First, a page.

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People will often litigate on a matter of principle, but the cost of doing so can be ruinous. Take, for example the following case-

Four voters who brought down the corrupt mayor of Tower Hamlets, Lutfur Rahman, are facing bankruptcy at the hands of their own lawyers.

Debbie Simone, Andy Erlam, Azmal Hussain and Angela Moffat are reportedly being pressed for immediate payment of £210,000 by Richard Slade and Company, which they accuse of carrying out “massively overpriced” work that was not central to the case.

The four won a ruling victory against Rahman – the now discredited former mayor of the east London borough – in a High Court election petition last year. They were praised by the judge for their “enormous courage” in bringing the action.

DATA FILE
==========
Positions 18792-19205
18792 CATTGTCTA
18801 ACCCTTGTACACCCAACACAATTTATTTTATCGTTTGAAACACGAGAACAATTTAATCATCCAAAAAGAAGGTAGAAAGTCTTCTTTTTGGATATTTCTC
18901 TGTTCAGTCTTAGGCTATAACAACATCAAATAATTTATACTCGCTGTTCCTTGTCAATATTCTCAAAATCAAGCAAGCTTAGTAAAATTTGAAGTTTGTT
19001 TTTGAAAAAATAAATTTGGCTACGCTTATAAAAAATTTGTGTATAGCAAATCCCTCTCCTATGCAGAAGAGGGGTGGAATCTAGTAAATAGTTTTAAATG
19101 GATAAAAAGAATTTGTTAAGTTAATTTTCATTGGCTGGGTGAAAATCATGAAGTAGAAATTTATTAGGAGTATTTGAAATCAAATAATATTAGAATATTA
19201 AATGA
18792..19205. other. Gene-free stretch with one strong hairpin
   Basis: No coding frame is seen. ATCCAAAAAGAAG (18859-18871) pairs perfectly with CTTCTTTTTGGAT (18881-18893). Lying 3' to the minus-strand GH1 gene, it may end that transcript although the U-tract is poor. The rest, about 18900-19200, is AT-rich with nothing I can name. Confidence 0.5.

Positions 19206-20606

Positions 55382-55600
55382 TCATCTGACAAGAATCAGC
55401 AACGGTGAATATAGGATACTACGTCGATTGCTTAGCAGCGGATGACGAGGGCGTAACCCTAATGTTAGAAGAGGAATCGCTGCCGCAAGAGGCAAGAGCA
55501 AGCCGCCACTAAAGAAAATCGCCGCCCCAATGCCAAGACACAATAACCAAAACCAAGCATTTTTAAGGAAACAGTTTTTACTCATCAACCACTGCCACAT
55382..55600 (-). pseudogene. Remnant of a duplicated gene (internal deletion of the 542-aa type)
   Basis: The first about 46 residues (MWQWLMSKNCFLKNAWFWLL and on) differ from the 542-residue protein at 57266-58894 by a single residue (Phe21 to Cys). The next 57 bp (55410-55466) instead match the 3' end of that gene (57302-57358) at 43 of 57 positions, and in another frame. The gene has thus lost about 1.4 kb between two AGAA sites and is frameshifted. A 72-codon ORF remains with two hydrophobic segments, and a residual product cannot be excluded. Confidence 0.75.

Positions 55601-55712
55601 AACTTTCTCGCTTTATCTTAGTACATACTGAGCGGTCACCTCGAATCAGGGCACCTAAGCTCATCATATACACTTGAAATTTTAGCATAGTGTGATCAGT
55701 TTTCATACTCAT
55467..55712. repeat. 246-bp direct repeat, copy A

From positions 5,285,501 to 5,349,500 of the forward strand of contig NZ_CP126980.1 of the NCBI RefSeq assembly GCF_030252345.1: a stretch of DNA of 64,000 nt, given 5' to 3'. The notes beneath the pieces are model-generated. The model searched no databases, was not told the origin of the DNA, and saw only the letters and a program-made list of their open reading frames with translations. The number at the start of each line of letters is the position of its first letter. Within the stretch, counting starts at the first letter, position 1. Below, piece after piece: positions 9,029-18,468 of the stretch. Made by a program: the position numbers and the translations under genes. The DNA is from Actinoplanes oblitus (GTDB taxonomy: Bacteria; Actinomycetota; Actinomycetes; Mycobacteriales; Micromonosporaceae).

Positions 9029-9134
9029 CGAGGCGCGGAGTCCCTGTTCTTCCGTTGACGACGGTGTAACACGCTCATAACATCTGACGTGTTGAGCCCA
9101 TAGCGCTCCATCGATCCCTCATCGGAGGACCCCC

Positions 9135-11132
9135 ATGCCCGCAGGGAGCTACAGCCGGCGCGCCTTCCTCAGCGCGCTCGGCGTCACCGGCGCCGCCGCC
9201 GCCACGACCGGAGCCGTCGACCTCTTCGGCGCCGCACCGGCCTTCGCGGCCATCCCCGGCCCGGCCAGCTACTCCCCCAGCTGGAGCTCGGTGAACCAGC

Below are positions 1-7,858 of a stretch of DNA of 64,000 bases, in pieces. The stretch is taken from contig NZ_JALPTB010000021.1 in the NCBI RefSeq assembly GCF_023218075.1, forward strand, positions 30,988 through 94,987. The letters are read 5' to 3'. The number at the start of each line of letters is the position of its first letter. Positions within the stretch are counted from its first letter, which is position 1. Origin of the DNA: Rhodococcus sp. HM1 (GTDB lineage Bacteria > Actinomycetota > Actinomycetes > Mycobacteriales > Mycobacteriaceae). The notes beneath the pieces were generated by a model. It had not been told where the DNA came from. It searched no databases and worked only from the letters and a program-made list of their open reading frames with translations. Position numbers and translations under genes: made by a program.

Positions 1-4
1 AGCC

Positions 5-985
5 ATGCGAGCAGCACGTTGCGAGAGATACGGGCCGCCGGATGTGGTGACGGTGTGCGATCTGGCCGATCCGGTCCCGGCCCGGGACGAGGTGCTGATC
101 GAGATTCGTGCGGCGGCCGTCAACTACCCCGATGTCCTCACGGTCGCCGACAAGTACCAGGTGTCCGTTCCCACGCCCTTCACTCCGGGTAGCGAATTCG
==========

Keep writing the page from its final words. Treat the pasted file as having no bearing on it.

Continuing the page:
Rahman’s election was made void and he was barred from office for five years after being found guilty of “corrupt and illegal practices” including vote-rigging, bribery, faking ballot papers and telling lies about his opponent.

But Simone is reported as saying that the experience of victory had “destroyed me in a lot of ways” and made her wish she had never started. “We knew we faced financial ruin if we had lost,” she said. “What is so hard is that we face financial ruin even though we won.”

Mediation may not have been appropriate in this case but it demonstrates the pitfalls that can arise in litigation. The firm that dealt with the matter now faces criticism in the press regarding its costs, which is a dispute that could be dealt with through mediation.